First, it is important to decide what sort of contribution
IT makes to the organization’s strategy. This enables the senior management team
to gauge how much and what sort of attention the development and running of IT
systems should be given by themselves and by others.
To make this decision it is necessary to look at two factors:
strategic impact of application development and strategic impact of existing
systems. For some organizations, the development of new innovative IT systems
has a significant strategic impact; for others, they are more focused on
installing off the shelf packages to enhance some aspect of internal
performance. Similarly, some organizations are 100 per cent dependent on IT to
maintain operational performance, such as manufacturing organizations. For
others, it might take quite a period of time before a disruption in IT services
would create a significant performance dip.
The grid in Figure 8.1
is useful for assessing the organization’s current IT strategic position and
thus deciding how much senior management attention needs to be spent on IT
issues, and how IT should be managed. It is worth noting that the organization
may change its position on the grid over a number of years.
Figure 8.1: IT strategic grid
Source: adapted from Cash et al
‘Support’ organizations may spend a lot of money on IT, but they
are not totally dependent on IT systems for operational success day to day,
minute to minute. Neither do they gain
strategic advantage from innovative application developments. A doctor’s surgery
would qualify here. In this case, senior management can be quite distant from
the IT planning process.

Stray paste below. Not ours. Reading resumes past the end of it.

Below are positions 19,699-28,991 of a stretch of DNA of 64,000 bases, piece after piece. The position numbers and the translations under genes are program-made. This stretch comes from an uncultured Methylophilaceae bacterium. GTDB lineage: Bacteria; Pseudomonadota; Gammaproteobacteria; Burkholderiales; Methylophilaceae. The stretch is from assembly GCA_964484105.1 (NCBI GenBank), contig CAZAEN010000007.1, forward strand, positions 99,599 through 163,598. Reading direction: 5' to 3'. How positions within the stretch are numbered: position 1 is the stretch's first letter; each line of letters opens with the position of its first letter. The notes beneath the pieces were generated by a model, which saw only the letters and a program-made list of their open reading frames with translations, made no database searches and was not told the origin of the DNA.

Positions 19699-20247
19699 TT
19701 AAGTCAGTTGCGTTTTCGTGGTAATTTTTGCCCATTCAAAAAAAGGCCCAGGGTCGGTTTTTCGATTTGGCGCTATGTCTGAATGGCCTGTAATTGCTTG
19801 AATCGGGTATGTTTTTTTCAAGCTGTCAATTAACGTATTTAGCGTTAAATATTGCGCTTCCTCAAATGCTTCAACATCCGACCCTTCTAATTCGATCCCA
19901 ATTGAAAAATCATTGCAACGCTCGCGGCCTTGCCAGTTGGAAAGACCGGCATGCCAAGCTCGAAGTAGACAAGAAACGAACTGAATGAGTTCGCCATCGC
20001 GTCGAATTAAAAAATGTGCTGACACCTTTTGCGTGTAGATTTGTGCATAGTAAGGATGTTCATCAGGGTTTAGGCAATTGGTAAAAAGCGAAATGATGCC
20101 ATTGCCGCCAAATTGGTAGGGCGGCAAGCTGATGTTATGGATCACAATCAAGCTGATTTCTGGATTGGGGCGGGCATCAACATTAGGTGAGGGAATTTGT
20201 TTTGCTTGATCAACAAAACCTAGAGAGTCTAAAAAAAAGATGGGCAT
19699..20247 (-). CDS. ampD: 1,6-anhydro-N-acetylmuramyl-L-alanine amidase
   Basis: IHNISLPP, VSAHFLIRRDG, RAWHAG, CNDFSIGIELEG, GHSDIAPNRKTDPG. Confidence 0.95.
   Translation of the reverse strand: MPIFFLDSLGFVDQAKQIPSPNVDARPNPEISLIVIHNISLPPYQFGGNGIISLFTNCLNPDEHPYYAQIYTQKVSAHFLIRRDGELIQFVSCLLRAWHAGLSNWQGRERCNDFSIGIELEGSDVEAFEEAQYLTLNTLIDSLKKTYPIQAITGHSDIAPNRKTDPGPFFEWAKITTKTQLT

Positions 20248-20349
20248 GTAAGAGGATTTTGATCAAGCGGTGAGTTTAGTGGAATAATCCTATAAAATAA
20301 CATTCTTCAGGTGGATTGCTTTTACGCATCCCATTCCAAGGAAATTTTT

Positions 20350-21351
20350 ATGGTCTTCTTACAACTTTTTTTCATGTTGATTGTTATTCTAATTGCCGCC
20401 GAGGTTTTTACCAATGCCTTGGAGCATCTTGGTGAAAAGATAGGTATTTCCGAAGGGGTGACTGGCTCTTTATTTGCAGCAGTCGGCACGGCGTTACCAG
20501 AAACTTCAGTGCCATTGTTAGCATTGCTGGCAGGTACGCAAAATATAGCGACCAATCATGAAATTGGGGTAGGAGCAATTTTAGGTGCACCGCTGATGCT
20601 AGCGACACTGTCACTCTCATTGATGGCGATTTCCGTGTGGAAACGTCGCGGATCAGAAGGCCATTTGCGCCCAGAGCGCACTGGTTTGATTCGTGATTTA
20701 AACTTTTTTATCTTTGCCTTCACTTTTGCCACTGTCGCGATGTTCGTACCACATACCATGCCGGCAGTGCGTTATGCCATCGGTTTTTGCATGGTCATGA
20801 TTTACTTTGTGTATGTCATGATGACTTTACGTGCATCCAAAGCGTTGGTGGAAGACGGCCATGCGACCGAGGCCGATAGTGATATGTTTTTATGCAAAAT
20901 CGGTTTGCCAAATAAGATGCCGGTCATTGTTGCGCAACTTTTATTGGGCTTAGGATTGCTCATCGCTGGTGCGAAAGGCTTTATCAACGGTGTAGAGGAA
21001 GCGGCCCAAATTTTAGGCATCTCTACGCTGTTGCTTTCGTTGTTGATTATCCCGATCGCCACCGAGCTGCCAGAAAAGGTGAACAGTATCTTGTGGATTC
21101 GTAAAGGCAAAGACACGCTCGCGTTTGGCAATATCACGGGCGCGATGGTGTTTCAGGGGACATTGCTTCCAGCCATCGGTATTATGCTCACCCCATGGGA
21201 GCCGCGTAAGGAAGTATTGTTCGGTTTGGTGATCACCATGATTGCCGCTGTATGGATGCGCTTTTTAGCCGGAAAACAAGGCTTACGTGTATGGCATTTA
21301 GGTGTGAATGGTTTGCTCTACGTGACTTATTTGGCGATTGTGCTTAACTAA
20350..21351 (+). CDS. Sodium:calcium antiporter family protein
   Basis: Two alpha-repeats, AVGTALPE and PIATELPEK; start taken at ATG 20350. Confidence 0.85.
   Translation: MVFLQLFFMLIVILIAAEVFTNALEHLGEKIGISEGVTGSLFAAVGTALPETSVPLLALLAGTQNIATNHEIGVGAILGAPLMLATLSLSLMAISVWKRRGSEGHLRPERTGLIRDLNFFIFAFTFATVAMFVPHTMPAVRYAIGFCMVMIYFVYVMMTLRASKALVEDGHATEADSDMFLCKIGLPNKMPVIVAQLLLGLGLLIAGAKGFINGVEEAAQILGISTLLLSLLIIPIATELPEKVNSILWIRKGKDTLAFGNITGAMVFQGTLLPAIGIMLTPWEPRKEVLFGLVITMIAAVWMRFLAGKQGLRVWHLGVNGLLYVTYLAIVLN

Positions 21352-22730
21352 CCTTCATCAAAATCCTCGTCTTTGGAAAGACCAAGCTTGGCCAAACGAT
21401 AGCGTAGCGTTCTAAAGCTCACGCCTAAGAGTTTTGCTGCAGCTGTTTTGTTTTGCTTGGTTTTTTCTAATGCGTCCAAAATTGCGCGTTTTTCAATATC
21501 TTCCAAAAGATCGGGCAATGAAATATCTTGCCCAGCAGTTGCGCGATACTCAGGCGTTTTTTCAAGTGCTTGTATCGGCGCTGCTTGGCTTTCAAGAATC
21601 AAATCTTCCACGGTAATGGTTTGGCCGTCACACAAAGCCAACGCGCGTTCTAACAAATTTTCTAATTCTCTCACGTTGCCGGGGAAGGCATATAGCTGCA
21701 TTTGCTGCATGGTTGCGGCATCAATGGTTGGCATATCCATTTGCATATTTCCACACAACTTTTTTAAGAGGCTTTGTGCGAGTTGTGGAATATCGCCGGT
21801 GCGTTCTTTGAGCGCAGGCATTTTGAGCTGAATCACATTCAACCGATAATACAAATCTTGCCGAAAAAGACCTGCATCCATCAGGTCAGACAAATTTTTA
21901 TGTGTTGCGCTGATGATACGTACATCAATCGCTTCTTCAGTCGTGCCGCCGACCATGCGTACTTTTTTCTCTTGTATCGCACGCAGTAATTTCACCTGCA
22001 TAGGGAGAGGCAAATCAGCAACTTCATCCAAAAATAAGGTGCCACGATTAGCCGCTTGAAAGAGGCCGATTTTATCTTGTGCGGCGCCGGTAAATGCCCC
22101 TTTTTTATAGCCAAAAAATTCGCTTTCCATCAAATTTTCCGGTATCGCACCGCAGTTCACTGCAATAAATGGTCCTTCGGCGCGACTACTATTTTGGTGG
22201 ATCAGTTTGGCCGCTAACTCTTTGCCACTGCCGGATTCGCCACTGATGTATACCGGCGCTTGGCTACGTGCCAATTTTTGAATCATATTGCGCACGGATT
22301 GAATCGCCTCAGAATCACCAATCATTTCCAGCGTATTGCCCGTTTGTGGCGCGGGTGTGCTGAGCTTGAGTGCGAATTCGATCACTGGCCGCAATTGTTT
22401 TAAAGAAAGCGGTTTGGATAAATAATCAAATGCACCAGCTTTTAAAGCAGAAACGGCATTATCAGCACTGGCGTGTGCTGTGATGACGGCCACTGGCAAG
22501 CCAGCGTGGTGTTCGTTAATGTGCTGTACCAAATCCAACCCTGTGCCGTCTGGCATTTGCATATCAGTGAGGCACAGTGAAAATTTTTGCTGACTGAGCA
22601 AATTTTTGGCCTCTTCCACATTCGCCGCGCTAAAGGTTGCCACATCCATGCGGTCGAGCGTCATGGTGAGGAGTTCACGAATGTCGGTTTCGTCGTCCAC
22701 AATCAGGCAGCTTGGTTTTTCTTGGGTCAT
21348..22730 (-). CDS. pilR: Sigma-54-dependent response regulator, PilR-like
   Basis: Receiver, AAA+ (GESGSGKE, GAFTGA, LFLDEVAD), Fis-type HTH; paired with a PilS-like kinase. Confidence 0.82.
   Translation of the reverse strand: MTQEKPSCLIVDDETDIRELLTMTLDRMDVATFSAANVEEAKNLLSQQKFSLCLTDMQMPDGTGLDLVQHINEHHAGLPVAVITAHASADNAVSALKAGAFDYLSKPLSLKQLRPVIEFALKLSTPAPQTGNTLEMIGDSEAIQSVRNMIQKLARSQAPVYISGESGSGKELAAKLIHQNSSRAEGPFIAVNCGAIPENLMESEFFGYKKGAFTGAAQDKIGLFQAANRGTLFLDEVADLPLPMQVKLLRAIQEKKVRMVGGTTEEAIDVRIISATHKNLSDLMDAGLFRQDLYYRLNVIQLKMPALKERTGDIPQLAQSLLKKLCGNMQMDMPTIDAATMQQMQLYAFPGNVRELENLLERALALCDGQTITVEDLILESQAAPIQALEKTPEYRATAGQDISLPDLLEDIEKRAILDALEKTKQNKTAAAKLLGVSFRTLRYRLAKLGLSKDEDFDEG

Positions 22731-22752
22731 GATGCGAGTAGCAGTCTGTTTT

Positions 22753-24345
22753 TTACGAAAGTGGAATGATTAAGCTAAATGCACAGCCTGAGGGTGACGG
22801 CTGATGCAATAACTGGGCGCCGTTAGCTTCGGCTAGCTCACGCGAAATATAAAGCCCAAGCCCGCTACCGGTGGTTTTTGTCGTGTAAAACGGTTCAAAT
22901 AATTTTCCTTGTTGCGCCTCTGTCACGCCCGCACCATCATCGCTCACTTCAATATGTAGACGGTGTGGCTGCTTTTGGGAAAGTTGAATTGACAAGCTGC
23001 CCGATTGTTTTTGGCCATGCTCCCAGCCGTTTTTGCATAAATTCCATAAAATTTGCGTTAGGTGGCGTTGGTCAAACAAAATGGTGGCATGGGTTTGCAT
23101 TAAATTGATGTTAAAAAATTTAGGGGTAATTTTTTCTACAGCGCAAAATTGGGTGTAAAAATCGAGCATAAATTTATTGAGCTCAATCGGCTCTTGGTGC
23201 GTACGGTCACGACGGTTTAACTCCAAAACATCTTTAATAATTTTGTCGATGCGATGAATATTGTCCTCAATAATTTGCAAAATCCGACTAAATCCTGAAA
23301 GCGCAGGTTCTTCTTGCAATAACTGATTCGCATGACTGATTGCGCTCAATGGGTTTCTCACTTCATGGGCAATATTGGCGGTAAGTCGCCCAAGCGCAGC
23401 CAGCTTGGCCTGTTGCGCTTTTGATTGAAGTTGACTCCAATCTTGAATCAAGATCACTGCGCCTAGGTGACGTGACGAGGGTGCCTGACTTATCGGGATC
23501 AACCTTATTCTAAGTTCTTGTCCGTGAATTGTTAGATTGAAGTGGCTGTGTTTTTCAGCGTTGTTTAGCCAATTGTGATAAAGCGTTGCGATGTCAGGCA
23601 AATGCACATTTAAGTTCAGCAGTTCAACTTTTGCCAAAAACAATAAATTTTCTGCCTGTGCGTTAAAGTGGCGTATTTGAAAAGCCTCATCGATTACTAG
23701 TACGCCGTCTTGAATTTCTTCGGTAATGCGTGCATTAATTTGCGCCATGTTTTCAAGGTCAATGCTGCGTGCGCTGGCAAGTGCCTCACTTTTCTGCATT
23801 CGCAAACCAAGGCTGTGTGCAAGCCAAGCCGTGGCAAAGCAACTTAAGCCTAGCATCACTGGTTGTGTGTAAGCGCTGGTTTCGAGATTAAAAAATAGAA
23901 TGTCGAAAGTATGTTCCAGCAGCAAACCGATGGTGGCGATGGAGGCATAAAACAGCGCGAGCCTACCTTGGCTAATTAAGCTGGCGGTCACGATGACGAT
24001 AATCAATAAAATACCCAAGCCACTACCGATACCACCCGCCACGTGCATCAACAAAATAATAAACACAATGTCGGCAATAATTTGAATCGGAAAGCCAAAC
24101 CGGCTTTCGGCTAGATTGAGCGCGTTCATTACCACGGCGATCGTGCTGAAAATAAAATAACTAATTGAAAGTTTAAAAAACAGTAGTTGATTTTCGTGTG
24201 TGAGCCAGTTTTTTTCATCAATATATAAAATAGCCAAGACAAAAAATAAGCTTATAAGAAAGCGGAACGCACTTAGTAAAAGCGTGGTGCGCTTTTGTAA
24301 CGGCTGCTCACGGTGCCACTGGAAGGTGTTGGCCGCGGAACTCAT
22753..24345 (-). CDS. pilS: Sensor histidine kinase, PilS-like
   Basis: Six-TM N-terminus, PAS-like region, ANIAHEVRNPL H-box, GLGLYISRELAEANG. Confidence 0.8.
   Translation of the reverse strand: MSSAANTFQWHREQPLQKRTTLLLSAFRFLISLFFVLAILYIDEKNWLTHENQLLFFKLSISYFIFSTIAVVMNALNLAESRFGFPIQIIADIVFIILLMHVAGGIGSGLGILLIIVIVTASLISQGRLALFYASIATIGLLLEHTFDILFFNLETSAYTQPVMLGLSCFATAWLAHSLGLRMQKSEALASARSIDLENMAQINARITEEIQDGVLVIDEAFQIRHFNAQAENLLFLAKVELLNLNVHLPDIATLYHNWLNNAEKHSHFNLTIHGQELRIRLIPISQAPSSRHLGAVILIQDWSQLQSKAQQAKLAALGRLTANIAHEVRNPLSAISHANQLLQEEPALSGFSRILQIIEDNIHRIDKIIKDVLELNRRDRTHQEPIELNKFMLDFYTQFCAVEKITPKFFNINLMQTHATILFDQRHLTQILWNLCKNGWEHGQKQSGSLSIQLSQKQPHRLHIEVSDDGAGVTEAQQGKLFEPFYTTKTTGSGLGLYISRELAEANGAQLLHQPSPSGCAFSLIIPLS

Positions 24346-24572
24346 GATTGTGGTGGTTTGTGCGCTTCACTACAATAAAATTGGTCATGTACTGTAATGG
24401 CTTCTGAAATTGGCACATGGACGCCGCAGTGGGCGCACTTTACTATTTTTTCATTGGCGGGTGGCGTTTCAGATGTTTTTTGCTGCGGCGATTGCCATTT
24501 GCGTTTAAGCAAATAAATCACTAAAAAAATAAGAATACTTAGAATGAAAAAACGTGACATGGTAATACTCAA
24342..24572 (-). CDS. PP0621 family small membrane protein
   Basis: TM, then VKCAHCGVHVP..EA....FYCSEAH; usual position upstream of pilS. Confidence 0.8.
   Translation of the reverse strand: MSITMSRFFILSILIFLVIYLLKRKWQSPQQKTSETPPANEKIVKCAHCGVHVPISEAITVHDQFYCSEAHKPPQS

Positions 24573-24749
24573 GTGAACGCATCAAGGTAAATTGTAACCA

‘Factory’ organizations are completely dependent on the smooth
running of their IT systems. For instance, a manufacturing unit might grind to a
halt if the IT systems were to fail. However, with this type of organization,
innovative applications developments, although important, are not crucial to the
organization’s ability to be competitive, except when its performance starts to
lag behind competitors, and a move to the ‘strategic’ quadrant occurs.
‘Turnaround’ organizations are those in which innovative
applications developments are crucial to the firm’s strategic success, but the
day-to-day running of IT systems is not so critical. This might for example be
an organization developing e-learning packages. The other classic examples are
DHL, UPS and Fedex, who all offered customers the ability to go online and check
the status of packages that were being dispatched. This gave them tremendous
strategic advantage. In this case IT planning needs substantial effort, and
needs to be linked closely to organizational strategy.
‘Strategic’ organizations such as banks and insurance companies
are those in which innovative applications development brings significant
competitive advantage and day-to-day processes are highly dependent on the
smooth running of IT systems. In these types of organization, there is a very
tight link between business strategy and IT strategy, and the head of IT
normally sits on the board of directors.